The rules on emission of NOx from ships have been tightened in recent years. Since 2016, there has been a requirement in North America to reduce emissions from large two-stroke diesel engines on new vessels by 75 per cent and in a few years, the same reduction will also be a requirement in the North Sea and the Baltic Sea.
“EGR technology is one way of reducing NOx emissions. However, the regulator for the EGR technology meant that black smoke was created in connection with rapid acceleration of the ship, which is undesirable and can damage the engine. The black smoke could be removed by manoeuvring ships differently, but we wanted to maintain the current sailing properties and solve the problem in a different way instead,” explains Head of Emission Control, Casper Hededal Svendsen, MAN Diesel Turbo.
Initially, the company tried conventional approaches, but, as this did not work, they decided they needed external assistance to meet the challenge.
“We found that there was a need for greater use of advanced technology. It was difficult to align the task with the other development tasks, and we therefore decided to enter into a business PhD collaboration with DTU to see whether that would help us proceed.”
Development of new state-of-the-art technology
The cooperation involved not only DTU Electrical Engineering who possess extensive knowledge about automation and control, but also Linköping University, who are experts in engines for cars and trucks. This research served as inspiration for PhD student Kræn Vodder Nielsen.
“However, marine engines are very different. Sometimes they are two-stroke engines and not four-stroke engines, so it was not possible to just copy the approach from car engines. I focused instead on developing a new method that is better suited to marine engines,” explains Kræn Vodder Nielsen.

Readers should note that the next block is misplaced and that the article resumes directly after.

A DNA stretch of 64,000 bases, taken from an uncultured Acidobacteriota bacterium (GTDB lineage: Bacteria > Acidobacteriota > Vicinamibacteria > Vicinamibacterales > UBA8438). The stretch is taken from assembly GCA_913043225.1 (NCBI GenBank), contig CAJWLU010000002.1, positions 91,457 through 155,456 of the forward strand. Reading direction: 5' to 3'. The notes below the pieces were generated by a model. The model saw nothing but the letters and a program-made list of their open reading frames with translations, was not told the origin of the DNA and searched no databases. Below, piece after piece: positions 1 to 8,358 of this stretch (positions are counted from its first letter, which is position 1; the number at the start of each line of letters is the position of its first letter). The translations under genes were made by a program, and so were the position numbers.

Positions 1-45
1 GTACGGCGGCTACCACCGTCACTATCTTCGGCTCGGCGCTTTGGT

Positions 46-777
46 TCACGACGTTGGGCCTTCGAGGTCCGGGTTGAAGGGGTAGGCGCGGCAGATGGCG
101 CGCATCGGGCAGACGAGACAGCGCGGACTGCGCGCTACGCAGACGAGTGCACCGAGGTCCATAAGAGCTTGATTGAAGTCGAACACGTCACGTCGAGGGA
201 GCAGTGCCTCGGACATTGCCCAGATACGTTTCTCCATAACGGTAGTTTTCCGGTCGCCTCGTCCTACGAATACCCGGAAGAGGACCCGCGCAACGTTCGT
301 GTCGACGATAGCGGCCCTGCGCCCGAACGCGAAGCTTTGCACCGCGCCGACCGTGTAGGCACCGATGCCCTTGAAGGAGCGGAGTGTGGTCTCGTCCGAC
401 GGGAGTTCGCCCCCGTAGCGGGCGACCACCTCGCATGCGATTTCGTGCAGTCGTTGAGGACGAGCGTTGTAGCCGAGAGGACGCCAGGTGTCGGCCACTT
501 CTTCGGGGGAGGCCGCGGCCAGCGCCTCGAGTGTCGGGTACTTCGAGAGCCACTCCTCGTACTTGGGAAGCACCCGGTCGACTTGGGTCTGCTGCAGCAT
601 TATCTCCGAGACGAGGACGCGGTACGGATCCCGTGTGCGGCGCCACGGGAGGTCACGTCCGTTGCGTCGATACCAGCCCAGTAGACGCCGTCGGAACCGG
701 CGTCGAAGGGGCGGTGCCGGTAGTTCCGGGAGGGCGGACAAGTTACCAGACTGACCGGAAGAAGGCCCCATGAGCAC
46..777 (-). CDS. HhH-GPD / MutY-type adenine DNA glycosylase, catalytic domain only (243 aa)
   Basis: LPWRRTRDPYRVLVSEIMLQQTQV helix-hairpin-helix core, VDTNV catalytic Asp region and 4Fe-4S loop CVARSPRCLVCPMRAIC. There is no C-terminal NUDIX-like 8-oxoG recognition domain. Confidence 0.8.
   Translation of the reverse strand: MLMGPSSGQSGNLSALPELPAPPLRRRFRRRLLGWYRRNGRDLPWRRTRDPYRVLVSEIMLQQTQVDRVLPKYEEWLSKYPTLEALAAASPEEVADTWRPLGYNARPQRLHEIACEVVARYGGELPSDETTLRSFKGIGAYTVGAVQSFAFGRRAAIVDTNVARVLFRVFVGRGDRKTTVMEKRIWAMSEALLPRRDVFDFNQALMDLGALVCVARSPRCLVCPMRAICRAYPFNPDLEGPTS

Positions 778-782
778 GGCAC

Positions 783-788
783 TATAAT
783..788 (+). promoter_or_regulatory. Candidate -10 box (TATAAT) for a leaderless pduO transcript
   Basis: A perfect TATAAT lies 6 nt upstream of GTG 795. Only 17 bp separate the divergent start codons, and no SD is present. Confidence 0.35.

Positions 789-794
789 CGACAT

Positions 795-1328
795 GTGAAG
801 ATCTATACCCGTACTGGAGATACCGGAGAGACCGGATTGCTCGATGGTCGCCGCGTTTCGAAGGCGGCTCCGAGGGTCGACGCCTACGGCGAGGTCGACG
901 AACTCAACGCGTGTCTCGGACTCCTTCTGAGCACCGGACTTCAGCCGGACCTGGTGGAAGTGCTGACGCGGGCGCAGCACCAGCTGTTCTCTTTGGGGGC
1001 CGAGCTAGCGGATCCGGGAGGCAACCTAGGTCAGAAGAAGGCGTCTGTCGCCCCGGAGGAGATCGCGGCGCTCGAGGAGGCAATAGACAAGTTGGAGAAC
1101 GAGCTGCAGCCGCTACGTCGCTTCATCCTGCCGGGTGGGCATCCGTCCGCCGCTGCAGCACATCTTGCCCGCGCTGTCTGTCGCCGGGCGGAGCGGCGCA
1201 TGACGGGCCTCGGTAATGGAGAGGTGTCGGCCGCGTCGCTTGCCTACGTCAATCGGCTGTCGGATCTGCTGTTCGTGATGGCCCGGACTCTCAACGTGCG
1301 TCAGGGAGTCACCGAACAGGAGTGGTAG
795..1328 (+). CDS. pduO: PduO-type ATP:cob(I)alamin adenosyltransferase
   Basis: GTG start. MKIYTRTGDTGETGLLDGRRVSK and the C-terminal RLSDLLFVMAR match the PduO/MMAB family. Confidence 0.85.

MAN Diesel Turbo uses EGR technology, in which part of the exhaust gas is recirculated to the engine to limit NOxemissions. It is crucial in this context that the recirculation take place with the right quantity of exhaust so that enough is recirculated to reduce the formation of NOx and there is sufficient oxygen to combust the fuel – thus preventing black smoke when the ship accelerates or slows down.
Relatively early in the PhD process, Kræn Vodder Nielsen sailed on a large container ship to get a sense of how his research would ultimately be used.
“I found out that the academic methods for development of the control of a marine engine with EGR technology at that time were too complex. Therefore, it quickly became clear to me that I had to develop a simple model that includes only the critical part of the system that we wanted to improve. From there, we developed a new control that coordinates the recirculation and fuel injection without requiring too much tuning of other parts of the system,” explains Kræn Vodder Nielsen.
Kræn Vodder Nielsen succeeded in developing new state-of-the-art control technology, which was tested on a couple of marine engines during the project. This quickly showed that it worked, avoiding the formation of black smoke without affecting the vessel’s manoeuvrability.
Kræn is now employed by MAN Diesel Turbo, where he is helping finalise his software so that, from the end of the year, it can be implemented in new marine engines.
“Initially, I will go out and install it on the ships, but in the long term the plan is that I will write a guide so that shipbuilders and crews can fine-tune the system themselves,” explains Kræn.